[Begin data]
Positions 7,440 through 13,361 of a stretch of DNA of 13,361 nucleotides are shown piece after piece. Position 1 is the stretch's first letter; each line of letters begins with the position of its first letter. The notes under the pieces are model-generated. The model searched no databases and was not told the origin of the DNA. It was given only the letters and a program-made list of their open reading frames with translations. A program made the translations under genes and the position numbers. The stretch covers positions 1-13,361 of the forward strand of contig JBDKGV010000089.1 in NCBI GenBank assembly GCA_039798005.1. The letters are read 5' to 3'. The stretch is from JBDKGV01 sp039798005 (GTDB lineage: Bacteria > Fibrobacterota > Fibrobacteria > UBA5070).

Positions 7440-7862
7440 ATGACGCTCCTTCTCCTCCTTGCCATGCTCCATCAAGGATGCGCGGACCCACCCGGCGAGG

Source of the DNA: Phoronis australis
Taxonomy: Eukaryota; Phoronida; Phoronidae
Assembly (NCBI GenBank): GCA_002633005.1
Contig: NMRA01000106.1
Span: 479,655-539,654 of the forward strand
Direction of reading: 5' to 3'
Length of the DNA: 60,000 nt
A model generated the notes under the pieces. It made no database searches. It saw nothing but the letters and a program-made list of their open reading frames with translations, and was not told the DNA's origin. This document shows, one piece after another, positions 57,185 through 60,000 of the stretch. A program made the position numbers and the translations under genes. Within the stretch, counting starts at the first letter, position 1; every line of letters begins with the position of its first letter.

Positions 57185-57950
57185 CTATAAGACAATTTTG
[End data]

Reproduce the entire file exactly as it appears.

Positions 7,440 through 13,361 of a stretch of DNA of 13,361 nucleotides are shown piece after piece. Position 1 is the stretch's first letter; each line of letters begins with the position of its first letter. The notes under the pieces are model-generated. The model searched no databases and was not told the origin of the DNA. It was given only the letters and a program-made list of their open reading frames with translations. A program made the translations under genes and the position numbers. The stretch covers positions 1-13,361 of the forward strand of contig JBDKGV010000089.1 in NCBI GenBank assembly GCA_039798005.1. The letters are read 5' to 3'. The stretch is from JBDKGV01 sp039798005 (GTDB lineage: Bacteria > Fibrobacterota > Fibrobacteria > UBA5070).

Positions 7440-7862
7440 ATGACGCTCCTTCTCCTCCTTGCCATGCTCCATCAAGGATGCGCGGACCCACCCGGCGAGG

Source of the DNA: Phoronis australis
Taxonomy: Eukaryota; Phoronida; Phoronidae
Assembly (NCBI GenBank): GCA_002633005.1
Contig: NMRA01000106.1
Span: 479,655-539,654 of the forward strand
Direction of reading: 5' to 3'
Length of the DNA: 60,000 nt
A model generated the notes under the pieces. It made no database searches. It saw nothing but the letters and a program-made list of their open reading frames with translations, and was not told the DNA's origin. This document shows, one piece after another, positions 57,185 through 60,000 of the stretch. A program made the position numbers and the translations under genes. Within the stretch, counting starts at the first letter, position 1; every line of letters begins with the position of its first letter.

Positions 57185-57950
57185 CTATAAGACAATTTTG